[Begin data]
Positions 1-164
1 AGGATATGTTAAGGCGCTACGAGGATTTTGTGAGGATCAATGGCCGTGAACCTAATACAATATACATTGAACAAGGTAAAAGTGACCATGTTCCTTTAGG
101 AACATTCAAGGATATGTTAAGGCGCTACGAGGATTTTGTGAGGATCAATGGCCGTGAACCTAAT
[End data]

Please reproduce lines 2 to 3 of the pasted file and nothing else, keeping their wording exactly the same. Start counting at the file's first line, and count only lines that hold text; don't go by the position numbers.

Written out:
1 AGGATATGTTAAGGCGCTACGAGGATTTTGTGAGGATCAATGGCCGTGAACCTAATACAATATACATTGAACAAGGTAAAAGTGACCATGTTCCTTTAGG
101 AACATTCAAGGATATGTTAAGGCGCTACGAGGATTTTGTGAGGATCAATGGCCGTGAACCTAAT